Determine Your Storage Needs
If you want the most efficient and well-organized mudroom possible, think about the items being stored. The size of each item is a big consideration, since large, medium and small items all require different types of storage solutions. Also consider the weight of items, says professional organizer Martha Clouse, owner of Organized for Life.
"I don't think the mudroom is the space for larger, really heavy items, because you don't want those items falling on anyone," says Clouse. "If you're not using something at least once a week, I'd rather see you store the large sports equipment and bikes in the garage."
But if you use your bike daily or your mudroom is your only storage option, here are suggestions and tips on how to best store all the items on your list.
A mudroom doesn't have to be located at the back or front of a home. An old side entry was converted into this welcoming mudroom with both open and closed storage solutions by TerraCotta Properties. Photography by Jeff Herr
Hooks and Benches
This accessible, family-friendly mudroom by Pierce Lamb Architects features plenty of hooks for caps and a handy built-in bench. Upper storage cabinets and beadboard paneling add character to the space. Photography by Kathy Tarantola
Athletes in the family can quickly grab gear or change uniforms in this streamlined mudroom by LDa Architecture & Interiors. Large drawers under the built-in bench store items away and help the space maintain a clean look. Photography by Kathy Tarantola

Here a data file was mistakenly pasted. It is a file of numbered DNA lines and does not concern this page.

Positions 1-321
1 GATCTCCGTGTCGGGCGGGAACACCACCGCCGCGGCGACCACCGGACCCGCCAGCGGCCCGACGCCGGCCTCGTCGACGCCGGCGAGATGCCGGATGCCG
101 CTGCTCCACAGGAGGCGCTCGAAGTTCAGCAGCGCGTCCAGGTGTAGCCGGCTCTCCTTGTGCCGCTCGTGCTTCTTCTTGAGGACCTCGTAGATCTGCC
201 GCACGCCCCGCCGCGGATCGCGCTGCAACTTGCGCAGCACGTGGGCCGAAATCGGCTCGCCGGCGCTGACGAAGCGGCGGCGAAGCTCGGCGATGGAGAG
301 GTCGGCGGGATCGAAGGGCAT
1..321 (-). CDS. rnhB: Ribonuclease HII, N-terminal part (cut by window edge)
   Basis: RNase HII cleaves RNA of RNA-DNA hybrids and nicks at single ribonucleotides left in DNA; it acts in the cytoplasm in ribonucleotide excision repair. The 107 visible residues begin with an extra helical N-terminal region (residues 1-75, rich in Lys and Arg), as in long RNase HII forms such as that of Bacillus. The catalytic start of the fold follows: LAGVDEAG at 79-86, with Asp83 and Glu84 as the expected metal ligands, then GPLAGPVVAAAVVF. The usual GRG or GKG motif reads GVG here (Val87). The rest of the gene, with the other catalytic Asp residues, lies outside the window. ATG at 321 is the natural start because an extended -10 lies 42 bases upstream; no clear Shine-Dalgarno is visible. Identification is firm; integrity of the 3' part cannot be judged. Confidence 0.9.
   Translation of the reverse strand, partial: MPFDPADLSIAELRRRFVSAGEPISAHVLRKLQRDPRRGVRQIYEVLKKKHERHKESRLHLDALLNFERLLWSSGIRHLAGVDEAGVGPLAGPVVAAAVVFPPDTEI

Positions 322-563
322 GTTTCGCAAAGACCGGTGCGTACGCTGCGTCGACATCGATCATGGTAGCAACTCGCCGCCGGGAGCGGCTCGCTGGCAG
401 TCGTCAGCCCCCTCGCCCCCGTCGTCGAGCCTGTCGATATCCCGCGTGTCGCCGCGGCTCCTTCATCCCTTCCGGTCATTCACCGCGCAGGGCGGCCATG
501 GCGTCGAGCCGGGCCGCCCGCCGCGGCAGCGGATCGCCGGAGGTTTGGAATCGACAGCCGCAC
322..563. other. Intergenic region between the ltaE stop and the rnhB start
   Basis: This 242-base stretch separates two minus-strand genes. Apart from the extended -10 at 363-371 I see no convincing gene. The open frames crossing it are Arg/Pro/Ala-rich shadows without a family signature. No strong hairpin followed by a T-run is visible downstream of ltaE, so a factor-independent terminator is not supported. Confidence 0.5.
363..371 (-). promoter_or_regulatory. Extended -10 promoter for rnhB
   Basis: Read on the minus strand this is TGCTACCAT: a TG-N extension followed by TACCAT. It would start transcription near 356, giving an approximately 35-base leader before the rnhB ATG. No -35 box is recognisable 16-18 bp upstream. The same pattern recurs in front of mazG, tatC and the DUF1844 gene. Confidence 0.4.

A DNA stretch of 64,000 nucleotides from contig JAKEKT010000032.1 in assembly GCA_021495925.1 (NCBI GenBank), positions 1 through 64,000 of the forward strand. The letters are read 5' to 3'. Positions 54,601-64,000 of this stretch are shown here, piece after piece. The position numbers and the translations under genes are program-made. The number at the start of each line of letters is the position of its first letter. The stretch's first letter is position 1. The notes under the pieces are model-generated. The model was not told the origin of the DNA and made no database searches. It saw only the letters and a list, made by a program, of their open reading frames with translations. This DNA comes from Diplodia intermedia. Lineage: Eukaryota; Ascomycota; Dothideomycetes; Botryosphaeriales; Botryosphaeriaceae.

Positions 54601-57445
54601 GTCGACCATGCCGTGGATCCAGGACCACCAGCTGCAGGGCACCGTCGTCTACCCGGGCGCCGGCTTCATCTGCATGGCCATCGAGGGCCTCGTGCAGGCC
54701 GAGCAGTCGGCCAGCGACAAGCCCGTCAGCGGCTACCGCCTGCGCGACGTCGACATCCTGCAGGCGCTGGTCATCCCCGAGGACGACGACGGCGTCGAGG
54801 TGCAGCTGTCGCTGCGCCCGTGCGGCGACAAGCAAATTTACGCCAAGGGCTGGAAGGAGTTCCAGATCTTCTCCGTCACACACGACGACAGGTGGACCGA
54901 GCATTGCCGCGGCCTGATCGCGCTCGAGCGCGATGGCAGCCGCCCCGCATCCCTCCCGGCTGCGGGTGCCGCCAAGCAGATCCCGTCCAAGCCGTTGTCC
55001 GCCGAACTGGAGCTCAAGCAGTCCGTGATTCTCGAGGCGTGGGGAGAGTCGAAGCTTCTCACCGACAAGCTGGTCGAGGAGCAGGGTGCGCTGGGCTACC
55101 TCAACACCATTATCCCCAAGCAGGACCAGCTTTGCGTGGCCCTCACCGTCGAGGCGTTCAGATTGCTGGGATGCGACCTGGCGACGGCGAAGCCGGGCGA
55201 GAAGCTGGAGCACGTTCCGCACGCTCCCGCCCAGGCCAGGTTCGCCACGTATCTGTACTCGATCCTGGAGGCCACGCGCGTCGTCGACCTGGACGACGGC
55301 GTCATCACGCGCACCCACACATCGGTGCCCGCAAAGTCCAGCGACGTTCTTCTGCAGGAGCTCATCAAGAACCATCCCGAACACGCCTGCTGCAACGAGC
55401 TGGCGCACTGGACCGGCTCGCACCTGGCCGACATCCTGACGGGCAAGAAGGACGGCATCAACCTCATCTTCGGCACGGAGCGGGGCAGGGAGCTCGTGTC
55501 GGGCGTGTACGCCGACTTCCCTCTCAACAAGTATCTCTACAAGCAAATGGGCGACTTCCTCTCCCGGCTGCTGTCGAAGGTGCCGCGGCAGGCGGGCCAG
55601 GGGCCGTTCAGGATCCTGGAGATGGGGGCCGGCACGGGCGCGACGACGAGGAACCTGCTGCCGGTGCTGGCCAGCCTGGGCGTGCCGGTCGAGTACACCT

This smart mudroom by Ron Brenner Architects is located in a hall between the kitchen and garage. The mudroom cabinetry was crafted into a divider wall that disguises the laundry room on the other side. Photography by Phillip Mueller
Consider the needs of your pets. This pet-friendly mudroom by TerraCotta Properties includes a pullout lower drawer that offers customized space for food and water bowls. Photography by Jeff Herr
Pantry + Mudroom Combo
If you love to cook, try including pantry storage with your mudroom. This handy storage system from EasyClosets offers storage for mudroom essentials along with open shelves for dry pastas, extra mugs and cookbooks.
This user-friendly unit combines all the essentials of good mudroom storage: open shelves, closed cabinets, hooks for hanging coats or pet leashes, and a storage bench. An open niche under the lower cabinets can be used for shoes or pet bowls. Photo courtesy of ClosetMaid
Warm and Inviting
Small details can add style to a mudroom. A roomy mudroom in this Cape Cod-style home designed by Ron Brenner Architects features rich walnut storage solutions and serves as the family entry, ideally located off the kitchen and adjacent powder room. Photography by Phillip Mueller
Location, Location, Location
The right location makes all the difference for a mudroom. This user-friendly space for an active family of four is located between a side entry carport and an open-plan kitchen. Design by TerraCotta Properties; photography by Jeff Herr
A Place for Everything
Created to be an integrated feature of a full kitchen remodel, this smart mudroom/laundry room combination offers a series of hidden storage solutions for an active family. Storage for pet food and accessories was also included. Design by TerraCotta Properties; photography by Jeff Herr
When your mudroom is open to an adjacent space, take design cues from existing decor. Hanging, open and closed storage for this mudroom are all located inside a single stylish unit. Photo courtesy of EasyClosets
Formal to Functional
A sleek new mudroom and storage area is a key component of the more-welcoming formal entry in this renovated Boston townhouse designed by LDa Architecture & Interiors. The mudroom details complement the home's rich finishes.Photography by Peter Vanderwarker